Jeff Hunter of the nonprofit National Parks Conservation Association said the legislation is a bit of good news during a grim spring.

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“It’s a nice positive,” he said. “The national parks are common ground. Most Americans can agree that they are special places to learn about history and decompress and enjoy the outdoors.”

Proponents of the GAOA include President Donald Trump, who signaled that he will sign the legislation.

“I am calling on Congress to send me a Bill that fully and permanently funds the LWCF and restores our National Parks. When I sign it into law, it will be HISTORIC for our beautiful public lands,” he said on Twitter on March 3.

Established by Congress more than five decades ago, the LWCF invests funds from offshore oil and gas drilling royalties. Each year $900 million is deposited in the LWCF account in the federal treasury, though not all of the funds are appropriated for conservation or recreation projects by Congress and can be used for unrelated budget items.

The funds can be allocated to three general purposes: federal land acquisitions; state-level matching grants for outdoor recreation projects, such as ball fields, greenways or swimming pools; and a catchall category referred to as “other federal purposes.”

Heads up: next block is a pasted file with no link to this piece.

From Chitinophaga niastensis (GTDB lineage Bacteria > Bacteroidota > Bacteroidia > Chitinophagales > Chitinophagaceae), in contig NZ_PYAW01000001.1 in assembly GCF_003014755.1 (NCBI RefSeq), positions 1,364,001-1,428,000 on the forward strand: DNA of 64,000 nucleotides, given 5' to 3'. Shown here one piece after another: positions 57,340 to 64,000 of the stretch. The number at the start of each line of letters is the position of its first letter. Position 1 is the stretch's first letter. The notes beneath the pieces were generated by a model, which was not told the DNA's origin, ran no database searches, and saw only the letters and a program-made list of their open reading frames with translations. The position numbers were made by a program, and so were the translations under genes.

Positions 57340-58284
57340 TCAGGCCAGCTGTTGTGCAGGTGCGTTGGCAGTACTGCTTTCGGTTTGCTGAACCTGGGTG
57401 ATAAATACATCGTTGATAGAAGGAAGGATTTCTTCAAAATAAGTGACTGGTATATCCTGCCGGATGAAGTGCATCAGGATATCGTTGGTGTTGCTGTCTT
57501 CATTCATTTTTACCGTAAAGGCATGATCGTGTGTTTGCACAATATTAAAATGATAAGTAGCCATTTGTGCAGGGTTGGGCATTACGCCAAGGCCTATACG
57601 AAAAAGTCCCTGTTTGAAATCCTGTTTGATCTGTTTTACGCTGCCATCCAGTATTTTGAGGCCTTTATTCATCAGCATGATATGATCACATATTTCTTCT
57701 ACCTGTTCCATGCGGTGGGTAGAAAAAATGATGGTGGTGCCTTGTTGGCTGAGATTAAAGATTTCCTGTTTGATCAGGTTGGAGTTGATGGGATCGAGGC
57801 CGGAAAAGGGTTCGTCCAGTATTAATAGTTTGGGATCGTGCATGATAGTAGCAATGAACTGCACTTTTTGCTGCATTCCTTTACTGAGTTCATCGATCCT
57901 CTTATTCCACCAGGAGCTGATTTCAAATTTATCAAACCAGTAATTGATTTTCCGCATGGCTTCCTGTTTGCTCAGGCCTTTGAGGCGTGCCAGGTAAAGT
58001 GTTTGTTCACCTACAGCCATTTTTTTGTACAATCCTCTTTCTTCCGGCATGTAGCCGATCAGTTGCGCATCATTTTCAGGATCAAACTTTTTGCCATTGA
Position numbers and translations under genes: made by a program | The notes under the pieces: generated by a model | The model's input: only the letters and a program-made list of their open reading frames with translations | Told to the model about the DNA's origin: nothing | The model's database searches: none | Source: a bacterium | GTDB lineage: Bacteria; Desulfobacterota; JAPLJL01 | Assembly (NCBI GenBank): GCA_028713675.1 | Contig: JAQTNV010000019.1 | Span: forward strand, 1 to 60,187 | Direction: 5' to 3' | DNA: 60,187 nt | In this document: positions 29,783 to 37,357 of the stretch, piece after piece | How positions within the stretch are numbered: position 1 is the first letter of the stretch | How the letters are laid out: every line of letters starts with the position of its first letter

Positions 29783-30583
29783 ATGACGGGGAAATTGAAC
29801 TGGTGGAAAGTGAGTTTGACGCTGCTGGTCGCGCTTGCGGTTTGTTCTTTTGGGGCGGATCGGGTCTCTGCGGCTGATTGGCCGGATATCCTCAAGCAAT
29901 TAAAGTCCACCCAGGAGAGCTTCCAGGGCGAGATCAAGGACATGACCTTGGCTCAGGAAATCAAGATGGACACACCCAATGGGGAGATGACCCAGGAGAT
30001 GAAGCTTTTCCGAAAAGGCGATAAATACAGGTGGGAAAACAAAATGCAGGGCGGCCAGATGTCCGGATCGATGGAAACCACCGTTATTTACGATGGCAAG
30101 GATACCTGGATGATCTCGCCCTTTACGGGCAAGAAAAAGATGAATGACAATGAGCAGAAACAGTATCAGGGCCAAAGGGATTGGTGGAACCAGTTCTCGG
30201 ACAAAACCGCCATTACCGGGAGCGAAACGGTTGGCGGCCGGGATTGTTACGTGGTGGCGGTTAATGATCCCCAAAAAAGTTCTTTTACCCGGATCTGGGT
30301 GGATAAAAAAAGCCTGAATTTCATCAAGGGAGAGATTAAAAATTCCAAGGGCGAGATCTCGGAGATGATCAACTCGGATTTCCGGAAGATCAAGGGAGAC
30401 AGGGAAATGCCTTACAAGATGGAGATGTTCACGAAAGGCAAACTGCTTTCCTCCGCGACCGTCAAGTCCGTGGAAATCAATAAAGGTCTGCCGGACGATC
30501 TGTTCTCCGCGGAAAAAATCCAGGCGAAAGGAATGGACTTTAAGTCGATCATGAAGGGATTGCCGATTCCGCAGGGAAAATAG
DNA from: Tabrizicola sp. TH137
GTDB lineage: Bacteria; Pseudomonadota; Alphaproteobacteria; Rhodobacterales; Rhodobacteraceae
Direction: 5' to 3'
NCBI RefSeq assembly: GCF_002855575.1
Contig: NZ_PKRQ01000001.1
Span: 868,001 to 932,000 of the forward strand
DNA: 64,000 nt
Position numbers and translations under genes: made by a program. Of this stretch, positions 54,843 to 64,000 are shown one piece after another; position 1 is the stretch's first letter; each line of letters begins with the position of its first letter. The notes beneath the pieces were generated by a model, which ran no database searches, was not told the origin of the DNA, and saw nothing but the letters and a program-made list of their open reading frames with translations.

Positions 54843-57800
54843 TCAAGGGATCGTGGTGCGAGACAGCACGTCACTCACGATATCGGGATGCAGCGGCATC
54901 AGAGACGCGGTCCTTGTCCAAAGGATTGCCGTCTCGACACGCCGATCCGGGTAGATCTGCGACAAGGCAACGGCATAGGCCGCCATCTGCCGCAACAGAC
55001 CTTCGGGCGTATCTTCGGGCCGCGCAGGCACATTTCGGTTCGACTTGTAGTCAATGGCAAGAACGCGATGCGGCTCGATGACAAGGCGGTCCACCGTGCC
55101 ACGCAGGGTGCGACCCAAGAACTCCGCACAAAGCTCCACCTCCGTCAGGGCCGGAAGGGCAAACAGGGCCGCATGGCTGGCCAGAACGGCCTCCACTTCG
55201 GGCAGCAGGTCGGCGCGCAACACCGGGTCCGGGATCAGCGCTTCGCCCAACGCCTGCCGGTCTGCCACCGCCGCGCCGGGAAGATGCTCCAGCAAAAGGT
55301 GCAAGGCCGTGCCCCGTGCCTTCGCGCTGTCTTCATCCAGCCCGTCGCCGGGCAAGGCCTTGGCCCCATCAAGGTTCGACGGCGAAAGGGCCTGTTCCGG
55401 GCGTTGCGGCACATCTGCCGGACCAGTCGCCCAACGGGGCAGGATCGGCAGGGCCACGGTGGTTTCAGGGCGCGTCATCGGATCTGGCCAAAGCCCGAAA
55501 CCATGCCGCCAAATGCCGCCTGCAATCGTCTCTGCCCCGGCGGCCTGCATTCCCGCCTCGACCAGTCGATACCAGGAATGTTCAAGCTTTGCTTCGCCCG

Luetze said Congress has just once fully endowed the $900 million fund since 1978. Last year, $405 million was diverted to other uses rather than its intended purpose: land acquisition.

“Over the history of the LWCF, that’s $22 billion that should have been spent on conservation. That’s a broken promise,” Luetze said.

Morgan Sommerville, the southern regional director of the Appalachian Trail Conservancy told CPP that much of the “AT greenway” was acquired using the LWCF and said more conservation funds are needed to protect the pathway from development.

“The ATC and AT Club volunteers have worked hard to get congressional support for the GAOA,” said Sommerville, adding that nearly every U.S. senator from states that the Appalachian Trail traverses voted in favor of the act, including Sens. Tom Tillis and Richard Burr. The bill passed the Senate 73-25.

Burr said in a statement that the LWCF “is a commonsense program that not only increases recreational access to public lands in every state but does so at no cost to taxpayers. And this summer, as more Americans head to our national parks in a time of uncertainty, this sound investment will make sure our parks are ready to welcome them.”